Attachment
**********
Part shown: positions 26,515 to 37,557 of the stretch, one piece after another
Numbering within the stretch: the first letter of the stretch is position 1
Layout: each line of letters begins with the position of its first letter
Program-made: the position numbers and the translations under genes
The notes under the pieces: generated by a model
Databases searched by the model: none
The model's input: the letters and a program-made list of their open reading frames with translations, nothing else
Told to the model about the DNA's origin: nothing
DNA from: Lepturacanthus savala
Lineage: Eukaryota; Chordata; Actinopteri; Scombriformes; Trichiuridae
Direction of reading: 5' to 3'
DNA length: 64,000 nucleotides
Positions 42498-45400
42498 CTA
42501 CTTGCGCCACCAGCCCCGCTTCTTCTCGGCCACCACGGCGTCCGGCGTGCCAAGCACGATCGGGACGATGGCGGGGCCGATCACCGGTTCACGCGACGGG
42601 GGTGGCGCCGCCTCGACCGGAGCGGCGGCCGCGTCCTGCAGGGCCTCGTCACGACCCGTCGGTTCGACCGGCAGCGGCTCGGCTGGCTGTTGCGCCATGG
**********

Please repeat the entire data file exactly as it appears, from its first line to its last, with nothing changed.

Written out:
Part shown: positions 26,515 to 37,557 of the stretch, one piece after another
Numbering within the stretch: the first letter of the stretch is position 1
Layout: each line of letters begins with the position of its first letter
Program-made: the position numbers and the translations under genes
The notes under the pieces: generated by a model
Databases searched by the model: none
The model's input: the letters and a program-made list of their open reading frames with translations, nothing else
Told to the model about the DNA's origin: nothing
DNA from: Lepturacanthus savala
Lineage: Eukaryota; Chordata; Actinopteri; Scombriformes; Trichiuridae
Direction of reading: 5' to 3'
DNA length: 64,000 nucleotides
Positions 42498-45400
42498 CTA
42501 CTTGCGCCACCAGCCCCGCTTCTTCTCGGCCACCACGGCGTCCGGCGTGCCAAGCACGATCGGGACGATGGCGGGGCCGATCACCGGTTCACGCGACGGG
42601 GGTGGCGCCGCCTCGACCGGAGCGGCGGCCGCGTCCTGCAGGGCCTCGTCACGACCCGTCGGTTCGACCGGCAGCGGCTCGGCTGGCTGTTGCGCCATGG